Acculturation in Chang-rae Lee’s Native Speaker
Keywords:Chang-rae Lee, Native Speaker, John W. Berry, acculturation strategies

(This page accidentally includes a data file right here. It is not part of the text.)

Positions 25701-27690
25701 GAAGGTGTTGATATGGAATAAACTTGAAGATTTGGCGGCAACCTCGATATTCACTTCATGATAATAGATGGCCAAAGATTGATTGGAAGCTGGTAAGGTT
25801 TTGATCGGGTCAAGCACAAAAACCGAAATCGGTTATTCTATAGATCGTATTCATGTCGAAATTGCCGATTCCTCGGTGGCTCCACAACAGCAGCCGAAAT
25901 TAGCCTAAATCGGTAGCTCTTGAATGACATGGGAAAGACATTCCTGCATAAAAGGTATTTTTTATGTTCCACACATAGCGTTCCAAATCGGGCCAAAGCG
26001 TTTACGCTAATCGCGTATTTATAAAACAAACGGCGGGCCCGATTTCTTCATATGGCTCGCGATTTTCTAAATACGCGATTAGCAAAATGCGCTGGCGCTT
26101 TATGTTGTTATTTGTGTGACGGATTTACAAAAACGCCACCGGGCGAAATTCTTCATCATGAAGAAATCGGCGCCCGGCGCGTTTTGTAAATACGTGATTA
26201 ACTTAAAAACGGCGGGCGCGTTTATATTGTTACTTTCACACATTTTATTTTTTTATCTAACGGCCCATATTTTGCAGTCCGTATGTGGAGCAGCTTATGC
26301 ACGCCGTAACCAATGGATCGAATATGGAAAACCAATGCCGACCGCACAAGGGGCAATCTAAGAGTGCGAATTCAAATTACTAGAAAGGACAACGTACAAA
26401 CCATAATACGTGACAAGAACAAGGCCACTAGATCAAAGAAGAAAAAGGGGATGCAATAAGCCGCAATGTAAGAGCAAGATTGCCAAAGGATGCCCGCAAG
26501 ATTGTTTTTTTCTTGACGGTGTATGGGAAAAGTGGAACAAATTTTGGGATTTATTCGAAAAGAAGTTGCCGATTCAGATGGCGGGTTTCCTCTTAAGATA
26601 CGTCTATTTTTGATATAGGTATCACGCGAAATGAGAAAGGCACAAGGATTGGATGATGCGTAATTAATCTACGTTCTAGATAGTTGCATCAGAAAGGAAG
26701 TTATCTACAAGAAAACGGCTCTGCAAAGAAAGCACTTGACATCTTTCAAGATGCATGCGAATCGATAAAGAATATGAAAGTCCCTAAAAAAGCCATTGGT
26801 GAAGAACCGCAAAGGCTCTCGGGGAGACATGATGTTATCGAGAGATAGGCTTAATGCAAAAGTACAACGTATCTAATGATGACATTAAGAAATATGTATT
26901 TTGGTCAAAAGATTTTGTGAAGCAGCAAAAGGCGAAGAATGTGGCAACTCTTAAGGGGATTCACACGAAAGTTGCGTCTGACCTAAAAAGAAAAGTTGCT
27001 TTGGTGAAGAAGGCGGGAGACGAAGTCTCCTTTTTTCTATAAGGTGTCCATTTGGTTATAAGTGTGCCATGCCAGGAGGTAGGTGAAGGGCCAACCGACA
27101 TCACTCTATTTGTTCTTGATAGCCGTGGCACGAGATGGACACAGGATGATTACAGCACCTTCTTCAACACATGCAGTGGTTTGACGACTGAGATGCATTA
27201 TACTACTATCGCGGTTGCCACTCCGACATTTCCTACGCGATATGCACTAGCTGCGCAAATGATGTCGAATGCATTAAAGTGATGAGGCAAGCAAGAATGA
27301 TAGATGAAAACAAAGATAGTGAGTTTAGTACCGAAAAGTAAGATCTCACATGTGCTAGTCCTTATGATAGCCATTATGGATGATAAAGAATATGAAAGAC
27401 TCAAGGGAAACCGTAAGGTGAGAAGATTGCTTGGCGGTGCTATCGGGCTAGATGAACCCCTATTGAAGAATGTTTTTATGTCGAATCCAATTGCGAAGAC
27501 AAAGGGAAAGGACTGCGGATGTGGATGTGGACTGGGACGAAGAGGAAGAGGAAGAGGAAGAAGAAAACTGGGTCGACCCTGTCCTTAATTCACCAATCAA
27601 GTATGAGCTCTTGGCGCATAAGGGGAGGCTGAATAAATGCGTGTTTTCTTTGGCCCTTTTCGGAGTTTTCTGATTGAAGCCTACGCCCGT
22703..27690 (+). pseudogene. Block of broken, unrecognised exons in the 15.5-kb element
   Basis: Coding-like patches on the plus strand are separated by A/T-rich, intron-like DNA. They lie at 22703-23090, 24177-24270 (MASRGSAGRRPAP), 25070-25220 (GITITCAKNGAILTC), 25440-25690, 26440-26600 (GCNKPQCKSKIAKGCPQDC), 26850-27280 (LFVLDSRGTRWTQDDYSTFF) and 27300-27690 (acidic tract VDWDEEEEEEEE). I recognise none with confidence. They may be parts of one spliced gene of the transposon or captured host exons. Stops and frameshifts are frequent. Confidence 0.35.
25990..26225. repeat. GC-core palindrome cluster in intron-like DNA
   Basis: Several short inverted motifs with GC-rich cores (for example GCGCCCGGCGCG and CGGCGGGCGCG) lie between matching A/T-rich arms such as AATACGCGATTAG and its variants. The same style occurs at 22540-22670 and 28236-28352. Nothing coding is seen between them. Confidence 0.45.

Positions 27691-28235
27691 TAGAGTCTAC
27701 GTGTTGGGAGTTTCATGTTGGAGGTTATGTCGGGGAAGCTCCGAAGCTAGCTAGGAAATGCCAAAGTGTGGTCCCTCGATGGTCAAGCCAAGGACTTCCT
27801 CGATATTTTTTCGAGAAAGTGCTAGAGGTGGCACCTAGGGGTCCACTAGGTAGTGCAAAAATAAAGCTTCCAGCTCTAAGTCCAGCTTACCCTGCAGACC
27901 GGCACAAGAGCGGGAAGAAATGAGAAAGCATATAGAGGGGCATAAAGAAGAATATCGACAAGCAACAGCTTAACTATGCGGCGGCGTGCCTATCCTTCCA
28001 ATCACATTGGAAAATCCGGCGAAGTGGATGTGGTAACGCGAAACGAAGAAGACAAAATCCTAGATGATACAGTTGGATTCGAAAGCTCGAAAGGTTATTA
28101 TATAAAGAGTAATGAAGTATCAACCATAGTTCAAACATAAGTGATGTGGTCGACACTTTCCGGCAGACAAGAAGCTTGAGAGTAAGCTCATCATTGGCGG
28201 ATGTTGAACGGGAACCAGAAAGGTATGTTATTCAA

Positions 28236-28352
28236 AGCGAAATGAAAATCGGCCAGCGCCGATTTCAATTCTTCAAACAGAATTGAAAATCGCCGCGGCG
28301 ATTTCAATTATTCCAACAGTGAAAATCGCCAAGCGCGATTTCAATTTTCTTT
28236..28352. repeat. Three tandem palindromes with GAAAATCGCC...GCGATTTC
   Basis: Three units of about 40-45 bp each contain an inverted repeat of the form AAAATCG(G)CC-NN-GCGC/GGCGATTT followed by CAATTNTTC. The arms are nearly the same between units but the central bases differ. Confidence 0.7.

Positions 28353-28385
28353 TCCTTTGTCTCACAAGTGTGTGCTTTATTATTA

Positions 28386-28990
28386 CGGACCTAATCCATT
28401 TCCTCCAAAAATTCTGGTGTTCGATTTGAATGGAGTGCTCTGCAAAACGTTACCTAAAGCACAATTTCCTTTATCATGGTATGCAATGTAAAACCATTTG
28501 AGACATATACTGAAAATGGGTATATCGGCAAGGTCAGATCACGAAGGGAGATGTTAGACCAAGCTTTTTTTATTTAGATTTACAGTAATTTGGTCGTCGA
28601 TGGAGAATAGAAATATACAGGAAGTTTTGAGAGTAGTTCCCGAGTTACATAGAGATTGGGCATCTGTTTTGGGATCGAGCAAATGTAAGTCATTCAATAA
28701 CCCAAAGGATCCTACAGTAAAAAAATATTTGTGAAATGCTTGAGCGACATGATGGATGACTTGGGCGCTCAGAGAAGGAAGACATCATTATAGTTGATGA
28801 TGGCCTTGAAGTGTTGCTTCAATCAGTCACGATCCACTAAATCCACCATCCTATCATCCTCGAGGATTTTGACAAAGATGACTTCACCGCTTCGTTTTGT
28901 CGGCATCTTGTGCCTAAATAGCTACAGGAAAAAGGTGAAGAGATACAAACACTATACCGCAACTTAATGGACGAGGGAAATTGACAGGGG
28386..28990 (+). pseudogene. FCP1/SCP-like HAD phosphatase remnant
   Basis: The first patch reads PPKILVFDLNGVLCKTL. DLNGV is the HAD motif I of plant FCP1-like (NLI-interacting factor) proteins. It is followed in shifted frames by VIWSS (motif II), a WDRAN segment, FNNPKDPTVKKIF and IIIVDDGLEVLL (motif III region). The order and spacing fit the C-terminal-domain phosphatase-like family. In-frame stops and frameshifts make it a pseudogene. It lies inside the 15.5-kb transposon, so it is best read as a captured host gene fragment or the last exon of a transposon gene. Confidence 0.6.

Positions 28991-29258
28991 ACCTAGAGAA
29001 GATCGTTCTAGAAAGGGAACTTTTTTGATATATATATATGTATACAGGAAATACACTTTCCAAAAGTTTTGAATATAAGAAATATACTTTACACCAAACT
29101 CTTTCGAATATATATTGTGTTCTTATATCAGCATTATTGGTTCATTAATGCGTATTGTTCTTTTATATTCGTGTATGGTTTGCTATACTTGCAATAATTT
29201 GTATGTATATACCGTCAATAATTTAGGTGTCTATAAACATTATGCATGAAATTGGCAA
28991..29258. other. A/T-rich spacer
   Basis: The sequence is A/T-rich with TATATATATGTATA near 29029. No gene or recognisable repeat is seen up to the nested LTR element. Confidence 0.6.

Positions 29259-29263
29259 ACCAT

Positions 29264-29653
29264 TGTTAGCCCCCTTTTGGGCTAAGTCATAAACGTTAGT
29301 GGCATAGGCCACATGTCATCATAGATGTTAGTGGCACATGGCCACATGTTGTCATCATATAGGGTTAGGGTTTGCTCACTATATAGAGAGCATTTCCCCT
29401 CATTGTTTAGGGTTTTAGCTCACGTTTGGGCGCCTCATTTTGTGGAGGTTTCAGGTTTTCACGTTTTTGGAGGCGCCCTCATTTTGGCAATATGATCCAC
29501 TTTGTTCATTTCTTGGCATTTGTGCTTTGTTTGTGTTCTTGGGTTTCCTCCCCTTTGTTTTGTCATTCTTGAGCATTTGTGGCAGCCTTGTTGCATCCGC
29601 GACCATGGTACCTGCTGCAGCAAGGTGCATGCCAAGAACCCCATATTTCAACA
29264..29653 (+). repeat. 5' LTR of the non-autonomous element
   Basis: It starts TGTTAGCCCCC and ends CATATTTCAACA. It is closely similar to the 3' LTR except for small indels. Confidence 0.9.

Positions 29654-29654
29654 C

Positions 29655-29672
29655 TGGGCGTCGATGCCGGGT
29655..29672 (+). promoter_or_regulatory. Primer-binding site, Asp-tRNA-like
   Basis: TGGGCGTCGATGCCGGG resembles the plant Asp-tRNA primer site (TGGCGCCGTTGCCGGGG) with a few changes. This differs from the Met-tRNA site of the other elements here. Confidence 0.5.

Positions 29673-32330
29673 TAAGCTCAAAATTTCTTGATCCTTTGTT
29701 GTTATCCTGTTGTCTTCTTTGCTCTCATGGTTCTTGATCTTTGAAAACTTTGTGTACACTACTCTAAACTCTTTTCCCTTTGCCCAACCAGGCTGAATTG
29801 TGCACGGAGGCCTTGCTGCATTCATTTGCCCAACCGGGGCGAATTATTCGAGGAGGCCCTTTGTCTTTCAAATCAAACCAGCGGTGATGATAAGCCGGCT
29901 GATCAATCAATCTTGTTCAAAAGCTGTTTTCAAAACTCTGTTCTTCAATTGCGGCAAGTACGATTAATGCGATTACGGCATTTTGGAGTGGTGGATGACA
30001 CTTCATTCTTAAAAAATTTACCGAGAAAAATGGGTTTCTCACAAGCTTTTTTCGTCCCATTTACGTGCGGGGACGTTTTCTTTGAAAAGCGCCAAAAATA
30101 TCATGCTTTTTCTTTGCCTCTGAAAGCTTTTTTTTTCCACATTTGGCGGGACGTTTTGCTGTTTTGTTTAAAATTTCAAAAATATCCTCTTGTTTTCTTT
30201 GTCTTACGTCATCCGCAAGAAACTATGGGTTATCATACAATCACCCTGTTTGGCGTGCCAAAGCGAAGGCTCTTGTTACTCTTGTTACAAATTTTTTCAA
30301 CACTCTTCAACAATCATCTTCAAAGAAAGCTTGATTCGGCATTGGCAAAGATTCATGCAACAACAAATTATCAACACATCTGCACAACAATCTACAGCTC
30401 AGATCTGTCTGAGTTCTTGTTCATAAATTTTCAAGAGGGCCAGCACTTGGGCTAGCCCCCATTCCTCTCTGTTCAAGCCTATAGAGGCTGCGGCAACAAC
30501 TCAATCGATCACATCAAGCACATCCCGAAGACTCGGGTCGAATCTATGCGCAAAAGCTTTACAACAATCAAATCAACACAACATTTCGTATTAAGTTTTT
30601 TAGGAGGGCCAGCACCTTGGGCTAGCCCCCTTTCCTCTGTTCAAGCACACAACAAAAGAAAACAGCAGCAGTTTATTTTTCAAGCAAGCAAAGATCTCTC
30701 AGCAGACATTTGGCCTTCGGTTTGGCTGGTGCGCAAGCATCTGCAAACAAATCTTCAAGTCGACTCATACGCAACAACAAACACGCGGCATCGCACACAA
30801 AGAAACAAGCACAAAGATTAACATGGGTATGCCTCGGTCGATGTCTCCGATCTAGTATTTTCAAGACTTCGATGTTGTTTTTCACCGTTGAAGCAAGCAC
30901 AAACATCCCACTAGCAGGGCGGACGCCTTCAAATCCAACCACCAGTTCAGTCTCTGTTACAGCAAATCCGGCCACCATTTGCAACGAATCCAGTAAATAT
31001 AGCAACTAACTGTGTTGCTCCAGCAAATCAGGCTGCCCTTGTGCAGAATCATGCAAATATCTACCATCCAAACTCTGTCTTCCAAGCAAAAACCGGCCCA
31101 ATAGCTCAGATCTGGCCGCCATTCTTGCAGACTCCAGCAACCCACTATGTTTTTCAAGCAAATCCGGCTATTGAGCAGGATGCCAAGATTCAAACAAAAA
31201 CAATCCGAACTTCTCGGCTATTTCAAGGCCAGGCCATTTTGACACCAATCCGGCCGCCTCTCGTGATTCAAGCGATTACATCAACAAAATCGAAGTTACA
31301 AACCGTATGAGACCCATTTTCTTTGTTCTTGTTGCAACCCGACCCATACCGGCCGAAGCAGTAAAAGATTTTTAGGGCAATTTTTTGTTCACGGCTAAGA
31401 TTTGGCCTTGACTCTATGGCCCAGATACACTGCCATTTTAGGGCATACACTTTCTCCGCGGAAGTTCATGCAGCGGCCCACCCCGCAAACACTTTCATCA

This article explores acculturation strategies and their expressions in the novel Native Speaker (1995) by Chang-rae Lee, a Korean-American author. This novel concerns the clash of immigrant identities with the notion of a genuinely American identity as well as the adaptation into the majority society by first- and second-generation immigrants. While this is not Lee’s first novel concerned with intricate identity issues, Native Speaker is considered his most important work, as it introduced Korean-American fiction to the U.S. mainstream public. Although the novel is well known to critics, it has not been analysed using the particular view of acculturation strategies featured here which deal with psychological and intercultural relations of individuals in their private and public lives. The notion of acculturation used here is based on the well-known model proposed by psychologist John W. Berry, a paradigm consisting of four strategies: assimilation, integration, separation, and marginalization. This view argues that, despite coming from similar ethnic backgrounds, the plethora of characters each engage with the U.S. mainstream differently (in their public and private lives), thus their acculturation categories may also change through time. This is exemplified through changes in the protagonist Henry Park.
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